Re: request for review: http extensions

At 01:42 1/12/99 -0500, Jonathan Rosenberg wrote:

>I read this message and followed the thread a bit; I agree with Dave
>Kristol here and still don't see your point. I am assuming your
>definition of hogging the space is something like:
>Man: "myextension";ns=00-,"myextension";ns=01-,"myextension";ns=02-
>and so on.
>Now, with or without the dash, its impossible to hog the space since the
>number of digits is unbounded.

Nope, it is still possible: 11 will match not only 11- but also 111,
111mynewheader, etc. That is, without the non digit separator, you can hog
the space using 100 prefixes.

>> This is the reason we went with the current solution which allows for a
>> smooth transition from local extension to standards track RFC without
>> having to resolve the problem of defining the URI space for IANA registered
>> tokens and documents.
>Understandable. In that case, an implementors note saying that the URI
>space for RFC's would be preferrable, once available, would be useful.

ok - it now says:

	The support for header field names as extension identifiers
	provides a transition strategy from decentralized extensions
	to extensions defined by IETF Standards Track RFCs until a
	persistent mapping has been defined between the globally unique
	URI space and features defined in IETF Standards Track RFCs.

>> >4. The spec allows for declaration extension parameters, but none are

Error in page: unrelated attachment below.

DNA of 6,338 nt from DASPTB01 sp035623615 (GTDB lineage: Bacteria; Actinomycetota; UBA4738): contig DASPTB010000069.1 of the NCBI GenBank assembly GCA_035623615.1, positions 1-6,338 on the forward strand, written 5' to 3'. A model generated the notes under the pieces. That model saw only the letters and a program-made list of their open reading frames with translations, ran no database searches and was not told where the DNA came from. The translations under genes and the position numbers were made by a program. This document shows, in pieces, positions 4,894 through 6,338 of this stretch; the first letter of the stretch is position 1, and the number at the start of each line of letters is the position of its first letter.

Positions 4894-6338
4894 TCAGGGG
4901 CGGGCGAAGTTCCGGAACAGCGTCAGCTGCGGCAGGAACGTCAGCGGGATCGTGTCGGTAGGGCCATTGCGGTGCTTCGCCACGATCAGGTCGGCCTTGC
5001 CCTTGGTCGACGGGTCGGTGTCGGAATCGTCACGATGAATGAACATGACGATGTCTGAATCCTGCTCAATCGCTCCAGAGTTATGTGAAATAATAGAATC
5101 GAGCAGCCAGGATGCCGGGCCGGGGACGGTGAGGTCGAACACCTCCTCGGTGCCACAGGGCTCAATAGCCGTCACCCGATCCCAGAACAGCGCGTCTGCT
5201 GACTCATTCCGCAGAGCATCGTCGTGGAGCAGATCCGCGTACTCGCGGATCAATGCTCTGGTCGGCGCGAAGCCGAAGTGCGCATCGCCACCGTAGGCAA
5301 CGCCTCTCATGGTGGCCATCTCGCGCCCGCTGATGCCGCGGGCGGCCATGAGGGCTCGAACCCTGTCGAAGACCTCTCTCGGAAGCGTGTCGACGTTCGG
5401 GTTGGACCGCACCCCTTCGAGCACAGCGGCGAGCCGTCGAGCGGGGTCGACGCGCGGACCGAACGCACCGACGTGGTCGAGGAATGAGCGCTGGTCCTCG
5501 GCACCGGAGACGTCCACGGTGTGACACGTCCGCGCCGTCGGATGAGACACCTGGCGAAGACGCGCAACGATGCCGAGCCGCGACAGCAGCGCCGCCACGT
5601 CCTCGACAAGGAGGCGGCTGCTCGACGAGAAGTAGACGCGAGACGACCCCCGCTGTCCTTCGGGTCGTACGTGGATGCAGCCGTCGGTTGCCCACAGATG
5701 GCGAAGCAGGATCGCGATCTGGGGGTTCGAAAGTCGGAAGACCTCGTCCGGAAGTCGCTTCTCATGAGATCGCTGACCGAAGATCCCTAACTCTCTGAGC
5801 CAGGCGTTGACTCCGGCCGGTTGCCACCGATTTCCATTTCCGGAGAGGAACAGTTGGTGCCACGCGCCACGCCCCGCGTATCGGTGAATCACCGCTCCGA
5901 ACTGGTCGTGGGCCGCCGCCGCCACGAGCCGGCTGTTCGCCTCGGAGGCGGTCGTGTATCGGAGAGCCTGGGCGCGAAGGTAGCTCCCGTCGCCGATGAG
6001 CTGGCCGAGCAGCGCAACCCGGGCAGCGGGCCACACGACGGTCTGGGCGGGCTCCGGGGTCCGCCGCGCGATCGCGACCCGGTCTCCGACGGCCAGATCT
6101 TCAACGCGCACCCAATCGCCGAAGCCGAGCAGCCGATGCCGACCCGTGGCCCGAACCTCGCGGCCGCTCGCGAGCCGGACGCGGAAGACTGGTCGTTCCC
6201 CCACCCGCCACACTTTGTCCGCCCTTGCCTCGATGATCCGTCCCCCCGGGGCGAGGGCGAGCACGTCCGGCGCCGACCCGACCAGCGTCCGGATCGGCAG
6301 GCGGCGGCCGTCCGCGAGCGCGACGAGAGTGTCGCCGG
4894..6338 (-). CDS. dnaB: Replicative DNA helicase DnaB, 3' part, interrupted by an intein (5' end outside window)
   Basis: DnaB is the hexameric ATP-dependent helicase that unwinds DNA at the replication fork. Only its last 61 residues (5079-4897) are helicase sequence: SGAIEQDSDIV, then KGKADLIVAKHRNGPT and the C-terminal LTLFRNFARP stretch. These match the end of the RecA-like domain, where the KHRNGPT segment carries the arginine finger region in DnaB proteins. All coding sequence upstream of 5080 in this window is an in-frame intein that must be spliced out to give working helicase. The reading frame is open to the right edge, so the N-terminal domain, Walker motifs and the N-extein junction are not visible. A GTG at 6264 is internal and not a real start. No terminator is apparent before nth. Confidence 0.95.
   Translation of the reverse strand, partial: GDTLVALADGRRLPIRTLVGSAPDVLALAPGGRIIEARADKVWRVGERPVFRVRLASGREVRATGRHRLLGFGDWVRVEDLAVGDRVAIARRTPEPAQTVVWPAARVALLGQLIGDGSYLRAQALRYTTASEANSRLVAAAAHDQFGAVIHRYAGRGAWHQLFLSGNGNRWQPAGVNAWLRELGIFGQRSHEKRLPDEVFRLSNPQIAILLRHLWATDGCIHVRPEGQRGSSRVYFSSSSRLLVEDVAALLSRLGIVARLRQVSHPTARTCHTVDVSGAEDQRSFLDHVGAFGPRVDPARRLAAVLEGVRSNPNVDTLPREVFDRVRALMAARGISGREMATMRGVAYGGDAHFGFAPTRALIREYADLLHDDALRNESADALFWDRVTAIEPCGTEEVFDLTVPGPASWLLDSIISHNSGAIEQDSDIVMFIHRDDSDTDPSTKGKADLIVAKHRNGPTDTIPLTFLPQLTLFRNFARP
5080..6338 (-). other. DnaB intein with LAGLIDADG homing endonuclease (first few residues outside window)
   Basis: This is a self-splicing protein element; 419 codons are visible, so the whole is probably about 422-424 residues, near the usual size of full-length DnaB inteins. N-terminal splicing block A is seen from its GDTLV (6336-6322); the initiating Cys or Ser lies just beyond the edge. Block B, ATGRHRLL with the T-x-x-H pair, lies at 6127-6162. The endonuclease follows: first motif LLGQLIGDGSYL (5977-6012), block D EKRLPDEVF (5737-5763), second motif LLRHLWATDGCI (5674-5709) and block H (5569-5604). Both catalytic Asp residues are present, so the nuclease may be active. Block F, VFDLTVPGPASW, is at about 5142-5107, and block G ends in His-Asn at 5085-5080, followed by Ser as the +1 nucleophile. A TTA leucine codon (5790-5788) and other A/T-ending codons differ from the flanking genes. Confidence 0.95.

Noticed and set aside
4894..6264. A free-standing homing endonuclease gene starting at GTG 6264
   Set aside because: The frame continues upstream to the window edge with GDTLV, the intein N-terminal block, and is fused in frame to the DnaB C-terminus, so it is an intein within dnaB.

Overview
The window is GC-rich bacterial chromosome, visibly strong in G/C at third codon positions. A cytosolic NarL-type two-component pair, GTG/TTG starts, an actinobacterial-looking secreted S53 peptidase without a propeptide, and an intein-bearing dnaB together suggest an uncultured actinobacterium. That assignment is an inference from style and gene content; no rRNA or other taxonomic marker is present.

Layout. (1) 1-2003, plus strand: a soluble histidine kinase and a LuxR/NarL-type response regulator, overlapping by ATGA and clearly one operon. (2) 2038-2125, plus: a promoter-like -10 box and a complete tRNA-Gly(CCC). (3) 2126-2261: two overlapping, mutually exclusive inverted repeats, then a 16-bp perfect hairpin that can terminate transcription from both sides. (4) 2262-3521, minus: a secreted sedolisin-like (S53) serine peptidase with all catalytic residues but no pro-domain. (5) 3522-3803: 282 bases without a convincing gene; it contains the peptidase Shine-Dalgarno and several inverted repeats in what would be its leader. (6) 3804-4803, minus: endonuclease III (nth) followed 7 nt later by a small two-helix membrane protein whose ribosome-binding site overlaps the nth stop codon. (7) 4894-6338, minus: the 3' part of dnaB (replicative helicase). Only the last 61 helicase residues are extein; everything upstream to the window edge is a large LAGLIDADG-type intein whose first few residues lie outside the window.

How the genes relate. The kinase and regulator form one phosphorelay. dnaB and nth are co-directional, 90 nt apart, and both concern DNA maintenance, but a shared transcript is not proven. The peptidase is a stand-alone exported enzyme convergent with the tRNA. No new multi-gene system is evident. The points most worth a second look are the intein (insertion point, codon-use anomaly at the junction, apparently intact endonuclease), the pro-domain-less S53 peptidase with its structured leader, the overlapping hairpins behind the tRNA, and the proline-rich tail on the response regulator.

>> >defined and there is no guidelines regarding what they might actually
>> >be useful for. What is their purpose?
>> What do you mean "none are defined" - they are intended for extending the
>> extension declarations with (by definition) optional parameters. I am not
>> sure what you mean?
>I mean, what would be an example of an optional parameter that someone
>might try to use in the future? 
>> >5. The spec says unrecognized decl-ext parameters SHOULD be
>> >ignored. What else can it do? Shouldn't this be a MUST?
>> The SHOULD is really more a guideline for what to do with unknown
>> parameters. The only strict requirement is that it must not be removed if
>> forwarded. I will here refer to Larry Masinter's thoughts on
>On more thought, its sort of strange that the only possibility is for
>unknown decl-ext parameters to be ignored (i.e., the declaration
>extension is optional). What happens if the declaration extension must
>be understood in order to process the request? 

The decl-ext extensions are only intended to extend the extension framework
itself (the declaration) and not any of the extensions that it is used to
declare. If you want an mandatory extension to the extension framework, you
use the extension itself to introduce the new extension. Only one mandatory
bit is sufficient.

Maybe this is not clear from the context so I have added:

	An agent MAY use the decl-extensions mechanism to include
	optional extension declaration parameters but cannot assume
	these parameters to be recognized by the recipient. This
	mechanism MUST NOT be used to pass extension instance data,
	which MAY be passed using header field prefix values
	(see section 3.1). Unrecognized decl-ext parameters SHOULD